Big Timber River Valley Inn
No prices found through our partners. Please contact the business directly or check some of our recommended alternatives.
How has this hotel rated in the past?
TripAdvisor Reviews Big Timber River Valley Inn
Travel Blogs from Big Timber
Our outing today consisted of a drive down West Boulder Road, and then touring a "bookstore" in Livingston, Montana. As we hit the road the mountains far off were only silhouetted lines in the sky; the closer ones resembled the hazy, muted coloring and style of the Paramount Pictures logo. I know Terrence Malick already made Days of Heaven, but the fields, hills and mountains around here could be the perfect setting for something similar. Malick is that one director whose movies I ...
... best I can to finish this entry as coherently as possible.
Kendall mentioned that you have to love a couple that goes to a few bookstores, the grocery store, gasses up and has to be around people for a couple of hours: a full, exhausting day. Could not agree more. She's already headed for the bedroom, while I retreat into a Philip K Dick book and the chill of air conditioning to calm the nerves.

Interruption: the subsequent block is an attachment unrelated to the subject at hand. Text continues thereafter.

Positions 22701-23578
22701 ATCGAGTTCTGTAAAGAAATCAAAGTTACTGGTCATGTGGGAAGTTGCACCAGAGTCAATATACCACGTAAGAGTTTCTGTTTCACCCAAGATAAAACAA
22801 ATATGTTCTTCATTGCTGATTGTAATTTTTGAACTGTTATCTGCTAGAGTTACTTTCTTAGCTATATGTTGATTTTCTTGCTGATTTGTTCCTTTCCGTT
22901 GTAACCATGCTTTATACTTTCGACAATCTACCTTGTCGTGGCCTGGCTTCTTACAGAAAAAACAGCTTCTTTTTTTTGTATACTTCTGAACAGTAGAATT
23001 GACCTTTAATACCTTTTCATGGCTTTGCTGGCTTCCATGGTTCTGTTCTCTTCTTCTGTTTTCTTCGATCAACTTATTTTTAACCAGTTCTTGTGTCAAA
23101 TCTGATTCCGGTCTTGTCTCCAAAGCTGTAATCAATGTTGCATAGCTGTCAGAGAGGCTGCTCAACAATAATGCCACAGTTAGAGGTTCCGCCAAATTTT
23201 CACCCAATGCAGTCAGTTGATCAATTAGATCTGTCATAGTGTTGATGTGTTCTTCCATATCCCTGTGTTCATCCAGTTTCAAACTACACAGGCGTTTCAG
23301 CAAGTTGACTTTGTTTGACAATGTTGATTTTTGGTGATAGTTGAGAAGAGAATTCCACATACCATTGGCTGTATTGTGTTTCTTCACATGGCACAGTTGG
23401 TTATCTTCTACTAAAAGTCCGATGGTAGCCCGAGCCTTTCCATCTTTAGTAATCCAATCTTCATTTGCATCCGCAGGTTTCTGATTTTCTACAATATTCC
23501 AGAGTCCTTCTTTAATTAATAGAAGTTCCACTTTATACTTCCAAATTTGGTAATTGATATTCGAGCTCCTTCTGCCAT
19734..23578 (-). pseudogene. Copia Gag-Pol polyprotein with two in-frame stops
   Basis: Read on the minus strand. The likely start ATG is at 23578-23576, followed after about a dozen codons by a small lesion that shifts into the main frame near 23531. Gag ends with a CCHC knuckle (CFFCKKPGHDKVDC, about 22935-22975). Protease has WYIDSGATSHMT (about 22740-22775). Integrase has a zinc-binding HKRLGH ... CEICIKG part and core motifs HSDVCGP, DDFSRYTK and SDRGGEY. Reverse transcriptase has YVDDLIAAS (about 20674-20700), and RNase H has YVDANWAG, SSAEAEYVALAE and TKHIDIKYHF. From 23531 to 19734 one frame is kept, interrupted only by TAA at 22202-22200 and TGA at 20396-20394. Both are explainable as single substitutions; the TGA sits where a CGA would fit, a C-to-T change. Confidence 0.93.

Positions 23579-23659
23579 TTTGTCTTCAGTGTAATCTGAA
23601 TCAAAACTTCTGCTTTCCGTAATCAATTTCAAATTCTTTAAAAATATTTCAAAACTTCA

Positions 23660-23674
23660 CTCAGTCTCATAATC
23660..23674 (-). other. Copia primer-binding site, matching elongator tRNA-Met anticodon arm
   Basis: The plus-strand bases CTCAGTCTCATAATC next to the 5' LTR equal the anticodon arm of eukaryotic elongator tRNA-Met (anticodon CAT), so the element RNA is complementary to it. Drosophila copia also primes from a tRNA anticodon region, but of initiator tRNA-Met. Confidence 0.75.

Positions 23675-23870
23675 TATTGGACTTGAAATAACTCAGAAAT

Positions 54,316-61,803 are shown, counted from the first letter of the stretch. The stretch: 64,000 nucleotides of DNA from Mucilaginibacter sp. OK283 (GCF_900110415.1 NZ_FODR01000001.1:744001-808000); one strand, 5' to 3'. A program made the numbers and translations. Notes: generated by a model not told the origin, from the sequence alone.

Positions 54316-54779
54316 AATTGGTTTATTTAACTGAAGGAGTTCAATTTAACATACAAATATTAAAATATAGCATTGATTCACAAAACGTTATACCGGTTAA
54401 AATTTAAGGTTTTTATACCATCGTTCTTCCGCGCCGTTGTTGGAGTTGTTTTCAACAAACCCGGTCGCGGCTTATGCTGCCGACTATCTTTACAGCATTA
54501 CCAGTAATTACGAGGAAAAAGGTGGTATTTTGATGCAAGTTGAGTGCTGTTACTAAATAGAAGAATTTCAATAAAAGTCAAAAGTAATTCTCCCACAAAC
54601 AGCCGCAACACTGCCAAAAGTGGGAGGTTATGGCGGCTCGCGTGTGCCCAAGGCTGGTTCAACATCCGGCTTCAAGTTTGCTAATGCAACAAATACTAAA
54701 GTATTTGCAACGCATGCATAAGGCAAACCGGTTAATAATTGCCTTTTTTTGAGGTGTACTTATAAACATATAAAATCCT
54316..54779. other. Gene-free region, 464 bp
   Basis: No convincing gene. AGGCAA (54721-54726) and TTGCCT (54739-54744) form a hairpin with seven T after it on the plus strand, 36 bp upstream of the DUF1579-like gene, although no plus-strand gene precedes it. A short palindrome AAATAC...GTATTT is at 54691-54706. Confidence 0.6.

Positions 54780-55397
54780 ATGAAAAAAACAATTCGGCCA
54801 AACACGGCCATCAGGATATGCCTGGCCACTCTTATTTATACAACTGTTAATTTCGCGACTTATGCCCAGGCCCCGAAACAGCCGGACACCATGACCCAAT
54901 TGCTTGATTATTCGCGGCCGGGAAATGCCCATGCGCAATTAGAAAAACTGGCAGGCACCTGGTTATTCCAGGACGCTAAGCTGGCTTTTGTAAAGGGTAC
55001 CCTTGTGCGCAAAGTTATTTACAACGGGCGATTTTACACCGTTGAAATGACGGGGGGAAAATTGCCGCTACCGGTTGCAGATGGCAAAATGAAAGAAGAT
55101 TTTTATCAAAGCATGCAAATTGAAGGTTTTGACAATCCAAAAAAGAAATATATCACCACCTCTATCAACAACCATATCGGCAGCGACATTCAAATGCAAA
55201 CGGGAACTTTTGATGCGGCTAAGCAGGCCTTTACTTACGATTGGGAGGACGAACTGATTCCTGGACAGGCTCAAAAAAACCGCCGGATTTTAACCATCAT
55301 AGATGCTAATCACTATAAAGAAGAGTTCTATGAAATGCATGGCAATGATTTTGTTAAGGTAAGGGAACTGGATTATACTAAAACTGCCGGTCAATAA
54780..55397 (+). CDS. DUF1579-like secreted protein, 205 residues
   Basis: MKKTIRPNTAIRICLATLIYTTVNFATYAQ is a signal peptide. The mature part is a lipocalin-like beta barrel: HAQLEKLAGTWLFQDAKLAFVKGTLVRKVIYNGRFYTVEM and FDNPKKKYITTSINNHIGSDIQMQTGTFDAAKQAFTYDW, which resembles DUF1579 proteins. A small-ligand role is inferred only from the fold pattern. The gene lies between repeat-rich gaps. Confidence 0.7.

July 1, 2015
... was the owner and said his wife had actually attended school there, but wouldn't issue the dates for fear of aging her. We took plenty of exterior shots, but didn't bother asking if we could take any inside; didn't see the reason to. After that we kept chugging along the road until we came to East Boulder Campground inside Gallatin National Forest. Desolate and wonderful, it gave us a chance to get to the waters. Breathtakingly cold; my lungs felt ...
... with flies all over them; same deal, except it's poor *******s from all over the world being bitten and bothered by an insect plague. It wouldn't have been that bad, had they not been biters; a painful, but beautiful experience. On one side of the bridge the waters allow you to see the rocks and soil beneath; the opposite is nearly solid rapids white-capping towards a hole in the earth. ...
... symbiotic with the unknown; to live in the skin of things past, while occupying the present and rolling towards the ghosts of the future.
Cloistered. Most houses behind the Montana state line are solitary sigils of humanity, tucked into the folds of hills every 20-40 miles. Another facet of northern states is the peculiar two seasons they have; one is winter, the other road work. And God almighty it's not winter.
Around an hour and a half left to go to ...